A Fairfax County psychiatrist was critically injured and two others were hurt in a Mount Vernon medical office building yesterday afternoon when a mailed package exploded in the psychiatrist's face, fire officials said.

Paul J. Peckar, 50, was found screaming with his clothes on fire shortly before 1 p.m. by office workers who frantically poured water on him to extinguish the flames.

Peckar, of the 8400 block of Riverside Road in the Mount Vernon area, was taken by helicopter to Washington Hospital Center, where he underwent surgery for internal injuries from the blast, fire officials said. He also suffered severe burns over at least 30 percent of his body, officials said.

As of late yesterday afternoon, local and federal investigators had no suspect or motive in the bombing, which occurred in the Sherwood Hall Medical Center in the 2600 block of Sherwood Hall Lane east of Route 1.

In an unrelated incident Dec. 22 in Hagerstown, Md., Circuit Court Judge John P. Corderman suffered injuries to his groin, hand and eardrum in a blast from a bomb sent through the mail.

In addition, a wealthy Montgomery County landowner was injured slightly when a pipe bomb blew up in her car in March. There was no indication that any of the incidents were related.

A spokesman for the U.S. Postal Inspection Service, which took charge of the investigation, said the bomb was delivered about 12:30 p.m. and exploded about 25 minutes later.

Investigators said the package arrived stamped "Priority," meaning that it was mailed first class and weighed at least 12 ounces.

Jennifer Ocean, an 18-year-old employee in a dermatologist's office on Peckar's floor, said she "heard this big bang and all this dust came down from the ceiling."

Ocean said that when she opened the door to Peckar's office, she saw Peckar "in flames. He was black with smoke and he was screaming, 'There's another one, there's another one.' " Fairfax police bomb specialists searched Peckar's office for a second bomb, but determined after 20-minutes that there was none.

Marion Jordan, director of the hospital's burn center, said Peckar's prognosis is guarded.

"He is very, very critically injured with multiple sites of injury," Jordan said. Peckar's burns will leave him highly vulnerable to infection in the next two to three weeks, Jordan said.

Also injured in the incident was Valerie Ahmed, 52, according to investigators. Ahmed, whose address was withheld, suffered burns on the legs and face and was being treated at Mount Vernon Hospital across the street from the medical building, according to fire officials.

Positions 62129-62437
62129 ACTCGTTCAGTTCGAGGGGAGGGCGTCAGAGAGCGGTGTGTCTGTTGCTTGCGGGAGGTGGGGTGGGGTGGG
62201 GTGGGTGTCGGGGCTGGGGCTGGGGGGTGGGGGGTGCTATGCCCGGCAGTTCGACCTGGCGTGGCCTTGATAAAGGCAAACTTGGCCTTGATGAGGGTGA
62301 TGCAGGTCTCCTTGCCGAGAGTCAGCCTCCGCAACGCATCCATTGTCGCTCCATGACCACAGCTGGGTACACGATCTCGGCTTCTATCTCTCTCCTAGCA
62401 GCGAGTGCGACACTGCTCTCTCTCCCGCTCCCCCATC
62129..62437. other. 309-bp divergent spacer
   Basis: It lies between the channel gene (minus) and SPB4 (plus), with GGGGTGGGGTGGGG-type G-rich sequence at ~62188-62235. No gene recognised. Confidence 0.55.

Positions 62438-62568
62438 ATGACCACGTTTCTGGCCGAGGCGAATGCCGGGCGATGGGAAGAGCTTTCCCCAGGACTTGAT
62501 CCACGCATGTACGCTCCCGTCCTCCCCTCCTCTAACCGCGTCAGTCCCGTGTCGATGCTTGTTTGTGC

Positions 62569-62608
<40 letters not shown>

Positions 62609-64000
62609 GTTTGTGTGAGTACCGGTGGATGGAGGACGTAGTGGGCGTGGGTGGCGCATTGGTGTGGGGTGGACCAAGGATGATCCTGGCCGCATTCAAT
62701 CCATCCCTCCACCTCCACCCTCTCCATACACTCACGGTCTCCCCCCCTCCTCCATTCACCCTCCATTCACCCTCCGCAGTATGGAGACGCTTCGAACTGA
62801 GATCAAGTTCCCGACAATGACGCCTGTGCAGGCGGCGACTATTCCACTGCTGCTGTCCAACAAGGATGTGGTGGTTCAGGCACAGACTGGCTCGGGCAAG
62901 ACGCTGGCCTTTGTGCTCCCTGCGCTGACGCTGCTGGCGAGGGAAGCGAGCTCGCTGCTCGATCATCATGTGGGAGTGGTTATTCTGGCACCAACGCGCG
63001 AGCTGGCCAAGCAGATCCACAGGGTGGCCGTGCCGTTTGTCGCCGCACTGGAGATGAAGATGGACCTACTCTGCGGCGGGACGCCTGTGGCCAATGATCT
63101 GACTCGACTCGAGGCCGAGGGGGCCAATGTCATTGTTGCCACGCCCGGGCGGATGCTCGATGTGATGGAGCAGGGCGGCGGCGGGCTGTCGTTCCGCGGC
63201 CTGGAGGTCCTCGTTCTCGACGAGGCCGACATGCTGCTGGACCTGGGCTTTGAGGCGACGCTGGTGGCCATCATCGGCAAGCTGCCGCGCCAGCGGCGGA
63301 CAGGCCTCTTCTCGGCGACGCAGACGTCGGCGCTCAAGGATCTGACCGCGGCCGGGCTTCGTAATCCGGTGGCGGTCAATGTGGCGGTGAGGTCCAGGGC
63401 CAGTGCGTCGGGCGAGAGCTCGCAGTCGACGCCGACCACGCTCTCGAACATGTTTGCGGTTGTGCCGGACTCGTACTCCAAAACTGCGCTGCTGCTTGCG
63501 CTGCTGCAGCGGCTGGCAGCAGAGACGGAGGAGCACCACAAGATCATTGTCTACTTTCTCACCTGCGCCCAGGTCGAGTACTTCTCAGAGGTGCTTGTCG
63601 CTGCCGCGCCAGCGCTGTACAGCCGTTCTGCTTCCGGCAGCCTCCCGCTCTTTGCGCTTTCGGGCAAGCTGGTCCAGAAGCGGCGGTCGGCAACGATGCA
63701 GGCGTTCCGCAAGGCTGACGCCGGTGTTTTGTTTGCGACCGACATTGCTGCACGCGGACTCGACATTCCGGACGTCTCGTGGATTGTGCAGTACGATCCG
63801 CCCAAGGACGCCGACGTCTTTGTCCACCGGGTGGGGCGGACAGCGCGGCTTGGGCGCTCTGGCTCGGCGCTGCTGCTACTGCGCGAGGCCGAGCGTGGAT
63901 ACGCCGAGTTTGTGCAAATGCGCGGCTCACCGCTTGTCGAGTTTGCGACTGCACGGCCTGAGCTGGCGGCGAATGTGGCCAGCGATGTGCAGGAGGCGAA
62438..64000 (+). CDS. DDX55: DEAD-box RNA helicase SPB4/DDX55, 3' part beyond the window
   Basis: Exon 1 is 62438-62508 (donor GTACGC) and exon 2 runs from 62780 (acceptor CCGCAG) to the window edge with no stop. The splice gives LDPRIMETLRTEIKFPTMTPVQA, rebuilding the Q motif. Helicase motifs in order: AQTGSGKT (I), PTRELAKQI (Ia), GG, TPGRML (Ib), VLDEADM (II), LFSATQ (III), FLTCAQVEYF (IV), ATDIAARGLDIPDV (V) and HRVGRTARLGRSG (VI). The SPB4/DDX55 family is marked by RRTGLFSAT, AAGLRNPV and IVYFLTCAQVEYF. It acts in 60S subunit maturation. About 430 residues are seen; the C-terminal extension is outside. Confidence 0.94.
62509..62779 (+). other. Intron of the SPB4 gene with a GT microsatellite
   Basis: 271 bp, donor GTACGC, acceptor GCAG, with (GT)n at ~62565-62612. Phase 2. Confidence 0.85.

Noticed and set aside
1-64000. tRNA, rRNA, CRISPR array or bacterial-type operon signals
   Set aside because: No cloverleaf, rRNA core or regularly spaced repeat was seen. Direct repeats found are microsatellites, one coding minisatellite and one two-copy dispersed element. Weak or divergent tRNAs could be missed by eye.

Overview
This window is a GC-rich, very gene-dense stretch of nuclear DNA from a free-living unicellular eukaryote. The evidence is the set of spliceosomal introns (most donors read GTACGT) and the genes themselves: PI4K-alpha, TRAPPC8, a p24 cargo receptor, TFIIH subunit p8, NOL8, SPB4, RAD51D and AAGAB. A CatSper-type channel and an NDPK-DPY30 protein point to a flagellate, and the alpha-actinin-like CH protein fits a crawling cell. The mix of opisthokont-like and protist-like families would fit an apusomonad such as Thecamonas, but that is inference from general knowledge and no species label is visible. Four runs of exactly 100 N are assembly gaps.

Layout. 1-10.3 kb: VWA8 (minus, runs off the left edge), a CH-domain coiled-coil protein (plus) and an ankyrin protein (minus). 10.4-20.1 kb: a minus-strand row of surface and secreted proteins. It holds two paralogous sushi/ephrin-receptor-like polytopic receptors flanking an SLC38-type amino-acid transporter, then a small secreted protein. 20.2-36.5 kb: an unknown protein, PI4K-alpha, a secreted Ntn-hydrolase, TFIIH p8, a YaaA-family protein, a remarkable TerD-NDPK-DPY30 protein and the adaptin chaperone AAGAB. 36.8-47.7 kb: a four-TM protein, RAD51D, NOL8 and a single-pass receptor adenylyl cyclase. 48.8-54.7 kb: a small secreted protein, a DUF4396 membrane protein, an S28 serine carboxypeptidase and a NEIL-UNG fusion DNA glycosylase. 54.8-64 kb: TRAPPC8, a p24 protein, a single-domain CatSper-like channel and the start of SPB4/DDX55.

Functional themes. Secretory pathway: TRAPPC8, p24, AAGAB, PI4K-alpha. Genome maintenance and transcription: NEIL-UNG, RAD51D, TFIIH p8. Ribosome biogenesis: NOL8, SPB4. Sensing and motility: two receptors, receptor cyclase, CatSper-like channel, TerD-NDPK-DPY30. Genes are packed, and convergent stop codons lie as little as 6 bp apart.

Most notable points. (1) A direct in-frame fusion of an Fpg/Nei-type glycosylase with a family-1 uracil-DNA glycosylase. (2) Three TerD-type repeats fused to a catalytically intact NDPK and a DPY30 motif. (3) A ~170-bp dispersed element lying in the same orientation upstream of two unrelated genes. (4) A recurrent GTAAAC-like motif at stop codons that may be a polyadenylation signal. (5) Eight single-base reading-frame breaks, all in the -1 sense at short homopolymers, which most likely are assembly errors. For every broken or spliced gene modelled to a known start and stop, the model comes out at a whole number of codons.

Mark Appleton, a podiatrist who worked in another office in the building, was treated for smoke inhalation at the hospital and released. Appleton, 38, of the 3100 block of Cantrell Lane in Fairfax, was visiting colleagues on the third floor when the bomb exploded.

In a phone interview, Appleton said he ran to a nearby bathroom, filled a garbage can with water and poured it over Peckar.

Andrea Pessoney, an employee down the hall from Peckar's office, said she stayed by Peckar's side until emergency teams arrived.

"He said over and over again, 'I don't know who could have done this,' " Pessoney said.

Peckar said he "opened the package and it exploded," said Ronald Ocean, a general surgeon who also came to the psychiatrist's aid.

Peckar, who did his residency at St. Elizabeths Hospital in the District and has worked with the criminally insane, opened his private practice in the Sherwood Hall Center about four years ago, according to friends and family. He has no partners.

Peckar recently was appointed to the Northern Virginia chapter of the Washington Psychiatric Society, said Joseph J. Palombi, chairman of the Northern Virginia chapter.

"It's a shame. My first reaction is one of horror," said Palombi, who described Peckar as "astute" and "contemplative."

Charles Wheeler, Peckar's brother-in-law, said he knew of no threats against Peckar's life. "I'm just as surprised as anyone else is," Wheeler said on the steps of the Peckars' two-story home a mile from the medical building.

Wheeler, who was notified about the incident at his Riggs National Bank office, said Peckar has three children, ages 4, 9 and 10.

Fairfax County Supervisor Gerald Hyland described Peckar, a friend and former neighbor, as an "absolutely super fellow, the last person in the world that you would think somebody would do this to."

The damage and fire from the blast were confined largely to Peckar's office, with only smoke, water and minor ceiling damage to nearby office space, according to investigators.

Several of the estimated 75 people evacuated from the building said they felt a jolt, then smelled smoke and heard screams.

Pessoney described the explosion as "intense," adding, "It was like a crane had come through the side of the building."

Staff writers Pamela Babcock, DeNeen L. Brown, D'Vera Cohn, Thomas Heath and Avis Thomas-Lester contributed to this report.